Today, with bigger and bigger power amplifiers, output tubes are being called upon to supply ever-increasing power levels, which they can! The problem is that these tubes will wear out faster, become unbalanced quicker, and, without due diligence on the part of the owner, will become susceptible to this type of failure mode far more often than ever thought of before.
Since most owners aren’t sure when tubes should be changed, they keep using them until something happens.
Either the sound quality falls enough to be noticed or tubes start arcing and falling, the latter being the rarer event. Often, even when the owner pays attention to keeping the tubes balanced, they are used beyond the point at which they should be replaced, because of the power demand put on them. The tube is still “good,” even checking out okay on a tube tester, but its ability to provide a sufficient space charge for proper operation is declining.
You should replace these tubes be fore their space charge reaches a dangerous level. Tube arcing is not necessarily a result of a “bad” tube or a “bad” design. It is far more likely the result of using the tube longer than you should for the application you’re using it.
An emissions-type tube tester is of some small help here, but unfortunately it cannot test for peak emission capability, so it is of somewhat limited use. One way to tell that your tubes are in need of a change-out is by how much their bias points have changed since you first put them into the amplifier. Most tubes’ bias will have changed significantly as the tube ages. This can be of some help in determining when the tube is becoming weak. However, the problem is that each individual amplifier is going to be different, so that no set number can be easily assigned to “when” to change the tubes.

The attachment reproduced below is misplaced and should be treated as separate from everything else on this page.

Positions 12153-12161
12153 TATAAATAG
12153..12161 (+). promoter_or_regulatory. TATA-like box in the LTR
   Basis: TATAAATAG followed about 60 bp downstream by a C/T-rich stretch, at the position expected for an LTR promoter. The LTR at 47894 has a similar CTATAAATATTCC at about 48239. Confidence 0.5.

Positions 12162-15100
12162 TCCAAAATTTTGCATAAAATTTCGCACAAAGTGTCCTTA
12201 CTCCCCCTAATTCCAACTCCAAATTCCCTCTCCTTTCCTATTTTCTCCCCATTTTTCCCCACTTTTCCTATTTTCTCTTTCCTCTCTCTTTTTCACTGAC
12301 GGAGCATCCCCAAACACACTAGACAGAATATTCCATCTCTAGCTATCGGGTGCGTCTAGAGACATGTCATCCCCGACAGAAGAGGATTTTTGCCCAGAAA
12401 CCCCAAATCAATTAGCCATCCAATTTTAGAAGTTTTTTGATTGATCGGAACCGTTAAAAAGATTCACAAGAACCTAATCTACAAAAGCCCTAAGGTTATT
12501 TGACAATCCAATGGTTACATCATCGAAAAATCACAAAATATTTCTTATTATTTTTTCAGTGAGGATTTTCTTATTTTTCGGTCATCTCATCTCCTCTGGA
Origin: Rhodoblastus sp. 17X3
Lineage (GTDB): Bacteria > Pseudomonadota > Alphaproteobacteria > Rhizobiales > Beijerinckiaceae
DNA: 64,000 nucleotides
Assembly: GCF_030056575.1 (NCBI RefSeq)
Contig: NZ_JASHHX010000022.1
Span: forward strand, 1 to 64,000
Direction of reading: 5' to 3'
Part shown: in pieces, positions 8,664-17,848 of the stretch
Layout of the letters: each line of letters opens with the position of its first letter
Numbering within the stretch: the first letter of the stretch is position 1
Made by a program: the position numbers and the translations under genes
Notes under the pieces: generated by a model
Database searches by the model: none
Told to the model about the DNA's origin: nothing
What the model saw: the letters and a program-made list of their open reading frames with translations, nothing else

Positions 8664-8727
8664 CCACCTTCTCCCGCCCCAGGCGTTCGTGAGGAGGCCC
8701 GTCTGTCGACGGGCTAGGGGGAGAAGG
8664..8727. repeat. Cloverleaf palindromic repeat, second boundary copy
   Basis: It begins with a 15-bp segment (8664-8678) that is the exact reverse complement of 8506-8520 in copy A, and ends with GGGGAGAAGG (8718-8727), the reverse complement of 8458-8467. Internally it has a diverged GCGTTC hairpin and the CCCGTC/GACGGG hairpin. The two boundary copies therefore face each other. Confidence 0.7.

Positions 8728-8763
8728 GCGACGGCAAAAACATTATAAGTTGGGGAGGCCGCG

By the time it becomes difficult or impossible for your matched tubes to hold a “normal” match percentage, your tubes are likely already past the point at which they should have been changed. I’m not saying that every amplifier will suffer this problem or that it will occur often, but the fact is that it can occur often enough to cause significant damage to your amplifier. Much has to do with how and how often you use that amplifier. If it is ridden hard, it is much more likely to happen.
One thing is abundantly true: arcing is rarely ever seen in amplifiers that are not ridden hard that is, called upon to sup ply very high power levels frequently. If you want to make those expensive out put tubes last longer, turn down the volume a bit. Otherwise, be prepared to get out your wallet more frequently. It isn’t just the big power amplifiers that have this problem, any amplifier can arc.
A FAIRLY COMMON EXAMPLE